The Chemical Valley Project has the Right Reaction

It is no secret that the theatre industry was hit particularly hard during the pandemic. As the sector begins to rebuild, attracting new audiences, particularly younger ones, will be critical. Documentary theatre is a fascinating way to do that, especially for millennials and Gen Z, who look for meaning and content that speaks to them. It is so exciting to see younger artistic talent creating that kind of theatre, and the current show at the GCTC is a perfect example. While traditional audiences will approve, it also speaks to younger ones.

The Chemical Valley Project, co-created by Kevin Matthew Wong and Julia Howman, and assisted by Beze and Vanessa Gray, members of the Aamjiwnaang First Nation in Sarnia, Ontario, is a production that blends engaging storytelling about reconciliation and environmentalism with a multimedia presentation. Audio recordings, TV news reports, and video recordings are creatively peppered into the show, providing background and perspective.

According to PetroChem Canada, the Sarnia-Lambton area has Canada’s second largest cluster of companies in the petrochemical and refining sector and represents the largest industrial sector locally. There are roughly 57 factories surrounding 900 residents in the Aamjiwnaang First Nation. Indigenous activist siblings Vanessa and Beze Gray have been making the news over the last few years as they fight to protect their community’s health, land, air, and water.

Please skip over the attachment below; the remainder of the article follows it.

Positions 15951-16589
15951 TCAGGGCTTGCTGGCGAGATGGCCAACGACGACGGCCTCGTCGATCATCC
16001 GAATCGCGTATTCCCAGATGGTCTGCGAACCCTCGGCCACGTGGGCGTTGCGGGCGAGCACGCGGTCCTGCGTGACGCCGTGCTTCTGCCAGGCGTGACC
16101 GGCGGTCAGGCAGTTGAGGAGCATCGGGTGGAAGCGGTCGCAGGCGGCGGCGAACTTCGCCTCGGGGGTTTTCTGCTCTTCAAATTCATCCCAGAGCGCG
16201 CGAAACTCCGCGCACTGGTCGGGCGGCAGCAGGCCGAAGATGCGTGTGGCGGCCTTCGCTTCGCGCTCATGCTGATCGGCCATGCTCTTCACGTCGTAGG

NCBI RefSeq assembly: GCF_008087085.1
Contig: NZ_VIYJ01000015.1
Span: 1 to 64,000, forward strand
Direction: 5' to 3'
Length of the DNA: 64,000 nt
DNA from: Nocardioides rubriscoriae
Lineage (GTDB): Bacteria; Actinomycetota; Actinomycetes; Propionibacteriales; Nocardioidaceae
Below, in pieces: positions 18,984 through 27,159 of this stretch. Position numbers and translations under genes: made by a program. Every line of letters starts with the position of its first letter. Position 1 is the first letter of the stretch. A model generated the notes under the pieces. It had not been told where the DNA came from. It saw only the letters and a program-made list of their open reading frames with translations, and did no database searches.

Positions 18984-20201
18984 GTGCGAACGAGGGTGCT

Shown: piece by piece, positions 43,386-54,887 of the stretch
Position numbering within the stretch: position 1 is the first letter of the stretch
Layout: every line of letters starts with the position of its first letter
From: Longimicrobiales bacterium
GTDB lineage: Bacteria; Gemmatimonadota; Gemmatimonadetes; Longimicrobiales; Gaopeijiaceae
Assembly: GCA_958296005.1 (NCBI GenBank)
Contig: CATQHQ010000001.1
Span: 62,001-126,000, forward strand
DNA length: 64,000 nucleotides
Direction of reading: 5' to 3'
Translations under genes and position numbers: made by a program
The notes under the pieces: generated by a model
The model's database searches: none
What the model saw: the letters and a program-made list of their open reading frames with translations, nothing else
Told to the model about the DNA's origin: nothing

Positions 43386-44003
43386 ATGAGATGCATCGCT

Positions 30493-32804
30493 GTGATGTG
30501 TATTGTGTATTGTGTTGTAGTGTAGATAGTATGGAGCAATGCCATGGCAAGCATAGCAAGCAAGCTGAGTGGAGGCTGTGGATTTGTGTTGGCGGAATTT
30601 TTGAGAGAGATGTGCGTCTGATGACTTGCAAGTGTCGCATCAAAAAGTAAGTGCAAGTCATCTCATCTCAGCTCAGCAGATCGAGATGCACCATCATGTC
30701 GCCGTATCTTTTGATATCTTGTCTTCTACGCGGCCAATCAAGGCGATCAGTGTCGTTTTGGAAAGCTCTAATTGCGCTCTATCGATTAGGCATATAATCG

The Chemical Valley Project is a one-person show starring the delightful Wong, who documents the work of the siblings and what they are doing to raise awareness of the environment and the conditions of their community.

Chemical Valley, as the area in Sarnia is known, occasionally pops up in the news, but this show takes you deeper into the issues, all in a 70-minute package. One of the great things about it is that it is not preachy. Wong is entirely endearing, genuine, and engaging. While the topic is serious, and none of that is diminished, there is respectful levity in the presentation, so it educates, entertains, and enlightens people of all ages simultaneously.

Wong is also a co-founder of Broadleaf Theatre. The company creates multidisciplinary performances based on local, national, and global environmental issues. Broadleaf makes little-known topics entertaining and accessible, and it will be good to see more of what this company has in store.

The Chemical Valley Project runs at the GCTC until October 2, 2022.

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Photos: Dahlia Katz